in·duct /ɪnˈdəkt/ 及物動詞
In·duct v. t. [imp. & p. p. Inducted; p. pr. & vb. n. Inducting.]
1. To bring in; to introduce; to usher in.
The independent orator inducting himself without further ceremony into the pulpit. --Sir W. Scott.
2. To introduce, as to a benefice or office; to put in actual possession of the temporal rights of an ecclesiastical living, or of any other office, with the customary forms and ceremonies.
The prior, when inducted into that dignity, took an oath not to alienate any of their lands. --Bp. Burnet.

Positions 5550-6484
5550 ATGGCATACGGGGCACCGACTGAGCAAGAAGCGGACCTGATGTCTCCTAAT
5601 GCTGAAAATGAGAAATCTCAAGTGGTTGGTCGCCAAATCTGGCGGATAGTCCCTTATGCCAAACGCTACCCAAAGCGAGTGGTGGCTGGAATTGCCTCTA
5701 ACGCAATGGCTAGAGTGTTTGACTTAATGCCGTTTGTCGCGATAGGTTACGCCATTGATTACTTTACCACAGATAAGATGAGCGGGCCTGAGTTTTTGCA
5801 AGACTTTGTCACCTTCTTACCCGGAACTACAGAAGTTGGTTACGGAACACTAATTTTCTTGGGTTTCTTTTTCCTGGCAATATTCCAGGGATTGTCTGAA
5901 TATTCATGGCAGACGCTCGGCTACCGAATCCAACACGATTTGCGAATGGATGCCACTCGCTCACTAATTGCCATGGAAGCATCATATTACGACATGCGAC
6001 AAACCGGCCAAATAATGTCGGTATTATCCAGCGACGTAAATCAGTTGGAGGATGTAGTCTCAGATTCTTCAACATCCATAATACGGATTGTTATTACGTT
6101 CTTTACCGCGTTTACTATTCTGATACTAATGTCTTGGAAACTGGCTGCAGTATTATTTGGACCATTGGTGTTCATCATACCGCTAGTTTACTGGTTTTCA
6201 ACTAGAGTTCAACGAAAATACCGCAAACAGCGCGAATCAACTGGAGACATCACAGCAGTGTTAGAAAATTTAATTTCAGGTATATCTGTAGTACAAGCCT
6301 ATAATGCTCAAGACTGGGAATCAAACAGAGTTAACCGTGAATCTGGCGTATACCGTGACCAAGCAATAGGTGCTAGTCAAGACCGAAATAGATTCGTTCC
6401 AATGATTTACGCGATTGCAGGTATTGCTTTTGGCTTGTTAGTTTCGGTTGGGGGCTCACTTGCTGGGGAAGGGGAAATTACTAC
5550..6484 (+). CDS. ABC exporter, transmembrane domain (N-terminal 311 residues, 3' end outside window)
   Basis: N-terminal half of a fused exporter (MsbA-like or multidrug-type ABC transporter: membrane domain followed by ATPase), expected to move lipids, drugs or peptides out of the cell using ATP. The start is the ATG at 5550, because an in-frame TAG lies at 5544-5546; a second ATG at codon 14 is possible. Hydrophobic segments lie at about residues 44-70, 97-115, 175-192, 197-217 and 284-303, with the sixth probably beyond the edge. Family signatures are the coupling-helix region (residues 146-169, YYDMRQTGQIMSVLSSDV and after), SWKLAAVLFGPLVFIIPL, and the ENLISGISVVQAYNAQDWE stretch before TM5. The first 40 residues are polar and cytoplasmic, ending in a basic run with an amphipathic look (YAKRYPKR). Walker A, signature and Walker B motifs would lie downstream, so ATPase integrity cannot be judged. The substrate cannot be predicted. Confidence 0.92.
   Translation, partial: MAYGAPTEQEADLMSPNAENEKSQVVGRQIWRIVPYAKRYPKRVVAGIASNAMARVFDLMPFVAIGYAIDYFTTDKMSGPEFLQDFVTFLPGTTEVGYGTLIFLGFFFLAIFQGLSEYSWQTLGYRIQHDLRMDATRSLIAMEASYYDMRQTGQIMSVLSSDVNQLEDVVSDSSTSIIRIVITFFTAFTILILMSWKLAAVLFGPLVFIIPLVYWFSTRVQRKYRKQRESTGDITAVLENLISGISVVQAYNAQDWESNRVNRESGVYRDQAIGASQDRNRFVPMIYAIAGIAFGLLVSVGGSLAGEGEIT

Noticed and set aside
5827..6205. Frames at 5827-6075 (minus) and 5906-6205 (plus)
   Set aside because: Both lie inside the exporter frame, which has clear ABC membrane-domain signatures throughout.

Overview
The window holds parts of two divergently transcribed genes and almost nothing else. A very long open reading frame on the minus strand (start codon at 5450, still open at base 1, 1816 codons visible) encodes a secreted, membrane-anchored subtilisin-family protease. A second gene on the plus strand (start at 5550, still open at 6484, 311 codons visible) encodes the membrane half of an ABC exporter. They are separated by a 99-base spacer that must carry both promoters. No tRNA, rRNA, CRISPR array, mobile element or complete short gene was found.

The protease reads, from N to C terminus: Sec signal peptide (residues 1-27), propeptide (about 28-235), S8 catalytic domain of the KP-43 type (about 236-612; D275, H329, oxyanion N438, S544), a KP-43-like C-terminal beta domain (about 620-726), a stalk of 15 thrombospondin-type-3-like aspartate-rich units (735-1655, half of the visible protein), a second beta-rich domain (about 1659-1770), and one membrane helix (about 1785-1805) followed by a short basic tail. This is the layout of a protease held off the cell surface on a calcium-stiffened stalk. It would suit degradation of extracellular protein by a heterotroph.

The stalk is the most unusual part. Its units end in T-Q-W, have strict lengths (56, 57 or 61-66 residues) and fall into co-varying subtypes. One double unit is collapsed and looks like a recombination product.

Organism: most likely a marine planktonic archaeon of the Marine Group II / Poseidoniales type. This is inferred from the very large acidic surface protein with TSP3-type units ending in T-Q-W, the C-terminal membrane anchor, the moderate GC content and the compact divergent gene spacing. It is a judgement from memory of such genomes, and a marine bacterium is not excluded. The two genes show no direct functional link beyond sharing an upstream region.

v 1: place ceremoniously or formally in an office or position;
"there was a ceremony to induct the president of the
Academy" [syn: invest, seat]
2: accept young people into society, usually with some rite;
"African men are initiated when they reach puberty" [syn:
3: admit as a member; "We were inducted into the honor society"
4: produce electric current by electrostatic or magnetic
processes [syn: induce]
5: introduce or initiate; "The young geisha was inducted into
the ways of her profession"